Prague – Some farmers in the Czech Republic protested against the subsidy policy of the government and the European Union today. They called for a review of the EU’s agricultural targets and criticized the shift of money towards smaller farmers. The protest took place during an informal meeting of the Union Ministers of Agriculture and Fisheries in Prague. In addition to the capital, farmers also expressed their dissatisfaction in the regions, where they took to the roads with tractors and other agricultural machinery. The Association of Private Agriculture of the Czech Republic disagrees with the protests organized by the Agricultural Union of the Czech Republic and the Agrarian Chamber of the Czech Republic. It mainly brings together small farmers and supports the government’s changes in financing.
Dozens of people took part in a protest this morning in front of the Prague Congress Center, where the meeting of the European Ministers of Agriculture was held. The organizers of the event gave out potatoes and apples to people with the slogan that they might be the last products of Czech agriculture. Martin Pícha from the Agricultural Union of the Czech Republic warned against the threat of a food crisis in the future.
Today in Prague, the Agricultural Union and the Agrarian Chamber presented a joint memorandum signed by 14 agricultural organizations from nine EU states. In addition to setting maximum energy prices, they also demand compensation for high fertilizer prices and other costs from governments and the EU. In the long term, they want more money from the EU’s Common Agricultural Policy because of the union’s environmental ambitions.
Farmers in the regions also joined the protest actions today. “We are bothered by the ever-increasing demands on farmers, the tightening of farming conditions, which lead to a drop in production and an increase in costs,” Tomáš Polcar, chairman of the Mladotice Agricultural Cooperative in Plzeňsk, told ČTK. Therefore, 13 large tractors and mowers with banners drove through the district roads in the vicinity of the regional capital today in protest.
The driving of agricultural machinery on the roads was also protested in the east of Bohemia today. Around 09:00, the farmers set out on ten routes in the districts of Hradec Králové, Jičín, Náchod and Rychnov nad Kněžnou “People noticed us, we made ourselves known,” said Jiří Černý, deputy chairman of the District Agrarian Chamber in Hradec Králové, who one of the tractors he drove.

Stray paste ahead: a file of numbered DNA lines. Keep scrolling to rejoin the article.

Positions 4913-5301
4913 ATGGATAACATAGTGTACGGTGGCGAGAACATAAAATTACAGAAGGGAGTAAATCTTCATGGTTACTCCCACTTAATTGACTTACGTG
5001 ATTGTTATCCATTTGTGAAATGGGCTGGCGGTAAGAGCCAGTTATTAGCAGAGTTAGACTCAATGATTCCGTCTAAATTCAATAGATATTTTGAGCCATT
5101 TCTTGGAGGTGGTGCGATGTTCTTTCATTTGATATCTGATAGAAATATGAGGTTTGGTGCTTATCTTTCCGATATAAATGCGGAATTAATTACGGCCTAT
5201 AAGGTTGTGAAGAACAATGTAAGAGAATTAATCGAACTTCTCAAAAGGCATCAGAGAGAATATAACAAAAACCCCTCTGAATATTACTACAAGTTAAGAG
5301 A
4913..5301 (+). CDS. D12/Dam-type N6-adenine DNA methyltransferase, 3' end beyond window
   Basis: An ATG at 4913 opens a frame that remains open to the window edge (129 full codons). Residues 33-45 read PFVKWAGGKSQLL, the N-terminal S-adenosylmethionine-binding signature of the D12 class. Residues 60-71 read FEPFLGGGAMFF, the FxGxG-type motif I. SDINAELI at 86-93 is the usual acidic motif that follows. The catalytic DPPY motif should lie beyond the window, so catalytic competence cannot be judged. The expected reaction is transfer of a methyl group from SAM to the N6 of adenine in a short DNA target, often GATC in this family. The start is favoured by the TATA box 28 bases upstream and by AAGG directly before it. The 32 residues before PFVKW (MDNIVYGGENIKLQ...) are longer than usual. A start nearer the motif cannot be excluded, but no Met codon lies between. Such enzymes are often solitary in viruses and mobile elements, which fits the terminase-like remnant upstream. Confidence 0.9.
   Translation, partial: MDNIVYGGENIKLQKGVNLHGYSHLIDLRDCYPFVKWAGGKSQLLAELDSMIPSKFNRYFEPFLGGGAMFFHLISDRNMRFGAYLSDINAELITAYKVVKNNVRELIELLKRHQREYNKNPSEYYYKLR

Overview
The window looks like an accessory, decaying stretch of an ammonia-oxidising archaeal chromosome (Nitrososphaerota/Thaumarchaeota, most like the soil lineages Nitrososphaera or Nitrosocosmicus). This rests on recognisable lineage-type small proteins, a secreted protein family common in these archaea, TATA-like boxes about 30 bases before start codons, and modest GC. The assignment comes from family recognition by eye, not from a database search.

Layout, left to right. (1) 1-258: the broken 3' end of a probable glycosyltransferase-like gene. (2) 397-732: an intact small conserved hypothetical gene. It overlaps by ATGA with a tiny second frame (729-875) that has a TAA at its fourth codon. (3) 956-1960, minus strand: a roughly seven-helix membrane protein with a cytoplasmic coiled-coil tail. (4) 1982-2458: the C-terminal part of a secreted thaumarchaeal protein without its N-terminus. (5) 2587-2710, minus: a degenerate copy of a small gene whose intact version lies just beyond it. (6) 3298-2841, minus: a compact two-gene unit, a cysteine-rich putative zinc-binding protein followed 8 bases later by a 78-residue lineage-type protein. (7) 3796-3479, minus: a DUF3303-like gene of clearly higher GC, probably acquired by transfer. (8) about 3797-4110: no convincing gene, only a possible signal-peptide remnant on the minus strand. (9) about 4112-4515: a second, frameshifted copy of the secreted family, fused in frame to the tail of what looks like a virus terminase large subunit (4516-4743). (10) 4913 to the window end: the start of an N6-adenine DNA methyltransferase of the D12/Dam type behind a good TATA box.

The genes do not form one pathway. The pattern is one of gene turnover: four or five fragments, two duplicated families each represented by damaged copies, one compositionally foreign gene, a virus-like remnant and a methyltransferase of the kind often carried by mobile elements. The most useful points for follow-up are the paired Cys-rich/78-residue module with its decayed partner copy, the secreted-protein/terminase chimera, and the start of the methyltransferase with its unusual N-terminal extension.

Dozens of farmers also took to South Moravian roads with agricultural machinery. Somewhere they caused long lines of cars, for example on the busy first class road 43 in Blanensko.
A column of 12 tractors also drove through the center of Olomouc in protest against the current form of European and Czech subsidy policy. Dissatisfied farmers marked the machines with Czech flags and a banner. A tractor with a symbolic black banner drove at the head of the column.
The protesting Czech farmers are annoyed by the policy of the Green Deal for Europe. According to the protesting farmers, the goals of the agreement should be re-evaluated and postponed. At the same time, they are requesting changes in the sale of emission allowances, which, according to farmers, are liquidating.
Since the beginning of the year, they have also been criticizing the change in the subsidy policy for the period between 2023 and 2027. In January, the government decided to transfer a larger part of the money to smaller farmers. The unions claim that the government is taking money from companies that produce most of the food in the Czech Republic.
Above all, small farmers in the Czech Republic are united by the Association of Private Agriculture of the Czech Republic (ASZ ČR), which distanced itself from today’s protests. According to her, the event was organized by order of a narrow group of owners of the largest agricultural enterprises. According to ASZ CR, the government changes agreed with the majority of agricultural organizations will not have negative effects even on large agricultural enterprises. “The current agricultural policy is certainly not ideal in everything, but after many years it has finally stepped in the right direction,” said the association’s leadership.
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